Drop by drop, I poured the profaning bitterness of this world's wisdom into that pure heart and that innocent mind, while every higher and better feeling within me recoiled from my miserable task. It is over now. She has learnt her hard, her inevitable lesson. The simple illusions of her girlhood are gone; and my hand has stripped them off. Better mine than his - that is all my consolation - better mine than his.
Chapter 11, 30th , The Woman in White by Wilkie Collins (published 1860).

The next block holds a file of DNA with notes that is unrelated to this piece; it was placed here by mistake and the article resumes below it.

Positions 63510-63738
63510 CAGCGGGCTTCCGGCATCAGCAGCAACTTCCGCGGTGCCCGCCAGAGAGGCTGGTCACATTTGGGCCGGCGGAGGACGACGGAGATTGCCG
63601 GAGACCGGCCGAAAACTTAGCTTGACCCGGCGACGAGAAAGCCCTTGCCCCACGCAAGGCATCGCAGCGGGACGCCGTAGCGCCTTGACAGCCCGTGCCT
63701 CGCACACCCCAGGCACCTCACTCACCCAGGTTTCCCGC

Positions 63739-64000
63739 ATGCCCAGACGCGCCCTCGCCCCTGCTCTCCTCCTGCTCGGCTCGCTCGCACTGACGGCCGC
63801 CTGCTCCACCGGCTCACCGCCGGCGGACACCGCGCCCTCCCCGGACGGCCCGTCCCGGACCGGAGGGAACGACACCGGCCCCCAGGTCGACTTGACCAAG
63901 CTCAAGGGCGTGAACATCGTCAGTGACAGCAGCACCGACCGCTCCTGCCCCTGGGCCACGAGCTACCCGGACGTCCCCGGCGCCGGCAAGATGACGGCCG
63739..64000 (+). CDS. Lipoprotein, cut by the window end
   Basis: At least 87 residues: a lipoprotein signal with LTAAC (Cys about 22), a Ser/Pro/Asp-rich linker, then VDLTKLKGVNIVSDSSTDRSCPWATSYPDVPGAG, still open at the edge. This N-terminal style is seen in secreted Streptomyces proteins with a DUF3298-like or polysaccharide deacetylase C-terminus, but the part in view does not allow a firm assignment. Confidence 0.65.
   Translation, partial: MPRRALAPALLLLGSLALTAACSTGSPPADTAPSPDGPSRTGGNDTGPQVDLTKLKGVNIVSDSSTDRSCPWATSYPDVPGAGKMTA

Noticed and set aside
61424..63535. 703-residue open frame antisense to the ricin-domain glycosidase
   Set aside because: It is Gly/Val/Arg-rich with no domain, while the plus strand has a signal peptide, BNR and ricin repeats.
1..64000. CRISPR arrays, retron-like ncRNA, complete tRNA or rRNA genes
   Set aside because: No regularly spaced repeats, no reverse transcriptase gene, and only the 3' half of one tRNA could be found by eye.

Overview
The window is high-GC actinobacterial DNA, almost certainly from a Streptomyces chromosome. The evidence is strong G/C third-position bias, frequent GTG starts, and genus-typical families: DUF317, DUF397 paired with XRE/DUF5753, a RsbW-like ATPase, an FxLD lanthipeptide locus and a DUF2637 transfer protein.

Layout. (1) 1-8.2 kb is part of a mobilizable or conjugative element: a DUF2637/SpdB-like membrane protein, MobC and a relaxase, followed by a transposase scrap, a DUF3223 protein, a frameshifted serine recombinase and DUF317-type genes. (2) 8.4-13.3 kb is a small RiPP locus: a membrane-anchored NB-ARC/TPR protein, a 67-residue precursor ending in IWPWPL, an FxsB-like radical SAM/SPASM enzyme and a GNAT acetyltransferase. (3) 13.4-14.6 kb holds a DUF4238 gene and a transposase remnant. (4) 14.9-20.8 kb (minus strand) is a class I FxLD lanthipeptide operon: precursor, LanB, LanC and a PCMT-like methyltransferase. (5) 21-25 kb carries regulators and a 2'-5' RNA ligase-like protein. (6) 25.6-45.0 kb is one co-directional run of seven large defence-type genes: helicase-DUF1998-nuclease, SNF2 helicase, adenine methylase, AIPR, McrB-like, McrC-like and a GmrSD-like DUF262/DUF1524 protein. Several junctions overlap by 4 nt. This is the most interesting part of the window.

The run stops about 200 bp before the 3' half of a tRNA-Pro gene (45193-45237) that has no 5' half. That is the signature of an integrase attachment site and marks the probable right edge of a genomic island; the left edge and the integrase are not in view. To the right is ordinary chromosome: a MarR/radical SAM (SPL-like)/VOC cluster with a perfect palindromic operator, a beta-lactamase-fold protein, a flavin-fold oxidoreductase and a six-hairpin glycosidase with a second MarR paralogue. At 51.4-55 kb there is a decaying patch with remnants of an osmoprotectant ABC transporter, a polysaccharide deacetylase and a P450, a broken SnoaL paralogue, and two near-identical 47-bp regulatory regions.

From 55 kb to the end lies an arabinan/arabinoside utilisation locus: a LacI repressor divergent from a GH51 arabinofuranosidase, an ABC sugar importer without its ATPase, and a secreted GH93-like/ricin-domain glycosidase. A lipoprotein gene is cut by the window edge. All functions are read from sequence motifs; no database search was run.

Oh dear. I just realized how miserable and bitter this excerpt sounds without the context. I think that I'll have to give it to you before you get all upset and decide I'm much too depressing to waste time reading: Marian Halcombe's half sister, teenager Laura Fairlie, is about to be married off to Sir Percival Glyde, a man she does not love, even to the extent of disliking. Laura wants Marian to continue living with her, but Marian knows that whether or not they would have it this way, their lives will soon be changed for better or worse by the arrangement. As they soon find out, it is for much much worse. It's actually become quite upsetting. Like Wuthering Heights but without the big bang that makes you want to keep reading. What I am desperate for now is some definite action on the plot, but it's just not coming. It's definitely not Wilkie's strongest work. I think that The Woman in White is more like a 'getting the hang of it' type of book for him. It obviously has good ideas, but it's not a magnum opus like The Moonstone. Now that's a reall doozy of a book! Not at all like this! Anyway, I suppose that when I read this part (it was maybe a week ago that I actually read it), my thoughts were that the words used really emphasised a dismal abruptness that was very evocative. I also suppose that I want the book to end because I have some ideas for what I'd like to read next! How is your reading life at the moment?